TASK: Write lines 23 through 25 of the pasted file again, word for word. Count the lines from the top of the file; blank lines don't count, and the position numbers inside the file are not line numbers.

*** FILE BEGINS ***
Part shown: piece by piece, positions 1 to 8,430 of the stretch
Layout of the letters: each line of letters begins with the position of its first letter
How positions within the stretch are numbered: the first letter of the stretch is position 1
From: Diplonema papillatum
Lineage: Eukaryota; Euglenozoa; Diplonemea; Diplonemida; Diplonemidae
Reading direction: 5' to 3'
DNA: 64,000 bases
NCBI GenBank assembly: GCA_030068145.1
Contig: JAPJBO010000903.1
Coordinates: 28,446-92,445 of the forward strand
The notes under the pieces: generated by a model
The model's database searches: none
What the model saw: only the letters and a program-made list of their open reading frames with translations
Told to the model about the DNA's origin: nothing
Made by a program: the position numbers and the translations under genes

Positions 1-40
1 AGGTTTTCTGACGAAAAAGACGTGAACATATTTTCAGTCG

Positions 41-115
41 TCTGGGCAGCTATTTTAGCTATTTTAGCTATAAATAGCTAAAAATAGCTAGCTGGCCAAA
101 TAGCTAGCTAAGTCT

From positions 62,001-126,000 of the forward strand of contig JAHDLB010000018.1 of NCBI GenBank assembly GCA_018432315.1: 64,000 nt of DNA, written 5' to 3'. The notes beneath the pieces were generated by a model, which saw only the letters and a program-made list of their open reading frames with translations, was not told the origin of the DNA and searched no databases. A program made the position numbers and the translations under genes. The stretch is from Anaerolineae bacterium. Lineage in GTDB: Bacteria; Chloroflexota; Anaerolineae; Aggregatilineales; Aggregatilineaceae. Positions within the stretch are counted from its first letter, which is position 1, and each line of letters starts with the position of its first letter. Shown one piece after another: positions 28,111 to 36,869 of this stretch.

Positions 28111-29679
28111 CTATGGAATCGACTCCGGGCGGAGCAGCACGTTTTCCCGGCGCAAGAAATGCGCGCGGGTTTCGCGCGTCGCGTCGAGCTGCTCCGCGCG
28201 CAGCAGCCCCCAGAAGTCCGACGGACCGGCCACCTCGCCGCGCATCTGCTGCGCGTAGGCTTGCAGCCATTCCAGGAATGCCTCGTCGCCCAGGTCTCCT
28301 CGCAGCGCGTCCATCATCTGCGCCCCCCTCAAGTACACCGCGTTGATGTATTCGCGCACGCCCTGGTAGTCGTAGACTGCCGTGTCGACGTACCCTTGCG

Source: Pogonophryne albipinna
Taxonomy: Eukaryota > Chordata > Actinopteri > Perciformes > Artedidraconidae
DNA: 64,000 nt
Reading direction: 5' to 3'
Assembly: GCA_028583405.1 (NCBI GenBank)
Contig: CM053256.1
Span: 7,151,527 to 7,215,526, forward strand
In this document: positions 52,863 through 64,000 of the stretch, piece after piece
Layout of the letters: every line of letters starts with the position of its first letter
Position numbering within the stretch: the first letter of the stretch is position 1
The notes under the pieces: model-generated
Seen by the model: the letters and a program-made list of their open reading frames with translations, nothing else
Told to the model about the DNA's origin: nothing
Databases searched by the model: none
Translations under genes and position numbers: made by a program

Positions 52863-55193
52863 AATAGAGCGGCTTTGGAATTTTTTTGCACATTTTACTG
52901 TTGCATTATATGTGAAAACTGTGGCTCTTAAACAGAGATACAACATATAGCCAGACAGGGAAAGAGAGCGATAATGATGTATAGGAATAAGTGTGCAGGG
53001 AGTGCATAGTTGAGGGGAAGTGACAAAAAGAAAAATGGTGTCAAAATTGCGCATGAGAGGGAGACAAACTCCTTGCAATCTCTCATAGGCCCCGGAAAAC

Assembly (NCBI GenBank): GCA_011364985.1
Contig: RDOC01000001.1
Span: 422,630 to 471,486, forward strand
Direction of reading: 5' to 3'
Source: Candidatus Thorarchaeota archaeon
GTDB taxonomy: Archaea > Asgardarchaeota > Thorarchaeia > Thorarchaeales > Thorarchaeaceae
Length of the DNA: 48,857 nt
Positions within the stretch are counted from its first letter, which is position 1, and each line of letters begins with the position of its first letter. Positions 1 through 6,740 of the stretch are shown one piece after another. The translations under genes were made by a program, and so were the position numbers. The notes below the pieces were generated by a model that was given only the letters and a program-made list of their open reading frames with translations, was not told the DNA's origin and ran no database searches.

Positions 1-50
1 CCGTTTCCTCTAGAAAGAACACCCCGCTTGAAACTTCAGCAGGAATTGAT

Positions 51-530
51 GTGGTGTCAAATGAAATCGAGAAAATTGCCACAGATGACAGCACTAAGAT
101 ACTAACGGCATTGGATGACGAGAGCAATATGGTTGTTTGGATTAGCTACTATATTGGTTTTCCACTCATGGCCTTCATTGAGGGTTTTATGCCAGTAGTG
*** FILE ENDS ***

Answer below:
28111 CTATGGAATCGACTCCGGGCGGAGCAGCACGTTTTCCCGGCGCAAGAAATGCGCGCGGGTTTCGCGCGTCGCGTCGAGCTGCTCCGCGCG
28201 CAGCAGCCCCCAGAAGTCCGACGGACCGGCCACCTCGCCGCGCATCTGCTGCGCGTAGGCTTGCAGCCATTCCAGGAATGCCTCGTCGCCCAGGTCTCCT
28301 CGCAGCGCGTCCATCATCTGCGCCCCCCTCAAGTACACCGCGTTGATGTATTCGCGCACGCCCTGGTAGTCGTAGACTGCCGTGTCGACGTACCCTTGCG